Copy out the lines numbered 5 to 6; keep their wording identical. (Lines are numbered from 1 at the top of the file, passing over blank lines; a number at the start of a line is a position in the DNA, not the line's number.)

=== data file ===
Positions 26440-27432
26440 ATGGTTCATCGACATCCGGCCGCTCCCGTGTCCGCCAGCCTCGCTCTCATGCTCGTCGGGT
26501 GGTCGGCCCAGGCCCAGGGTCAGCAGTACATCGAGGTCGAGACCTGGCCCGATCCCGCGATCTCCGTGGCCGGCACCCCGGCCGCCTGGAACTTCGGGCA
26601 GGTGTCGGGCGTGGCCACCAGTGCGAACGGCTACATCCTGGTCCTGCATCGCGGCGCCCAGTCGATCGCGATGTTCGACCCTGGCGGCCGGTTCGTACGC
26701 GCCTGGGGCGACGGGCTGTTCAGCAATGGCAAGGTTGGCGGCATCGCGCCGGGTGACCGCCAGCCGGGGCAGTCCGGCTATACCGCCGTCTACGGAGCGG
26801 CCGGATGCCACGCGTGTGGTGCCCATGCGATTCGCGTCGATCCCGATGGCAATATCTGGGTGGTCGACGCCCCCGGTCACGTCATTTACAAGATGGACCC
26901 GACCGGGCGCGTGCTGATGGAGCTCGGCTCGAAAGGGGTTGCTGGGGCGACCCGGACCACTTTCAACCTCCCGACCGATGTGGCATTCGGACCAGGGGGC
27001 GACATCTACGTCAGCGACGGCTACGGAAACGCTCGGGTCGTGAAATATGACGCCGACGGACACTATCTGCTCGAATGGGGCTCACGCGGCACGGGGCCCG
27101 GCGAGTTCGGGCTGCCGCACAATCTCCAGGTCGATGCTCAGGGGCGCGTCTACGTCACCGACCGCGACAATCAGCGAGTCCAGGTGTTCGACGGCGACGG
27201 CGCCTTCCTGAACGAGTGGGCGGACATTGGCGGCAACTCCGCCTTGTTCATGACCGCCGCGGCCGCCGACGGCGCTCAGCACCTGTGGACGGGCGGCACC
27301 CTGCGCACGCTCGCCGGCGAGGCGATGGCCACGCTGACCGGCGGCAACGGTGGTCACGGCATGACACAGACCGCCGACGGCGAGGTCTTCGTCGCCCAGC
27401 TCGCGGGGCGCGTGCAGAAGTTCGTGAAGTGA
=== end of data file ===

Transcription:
26701 GCCTGGGGCGACGGGCTGTTCAGCAATGGCAAGGTTGGCGGCATCGCGCCGGGTGACCGCCAGCCGGGGCAGTCCGGCTATACCGCCGTCTACGGAGCGG
26801 CCGGATGCCACGCGTGTGGTGCCCATGCGATTCGCGTCGATCCCGATGGCAATATCTGGGTGGTCGACGCCCCCGGTCACGTCATTTACAAGATGGACCC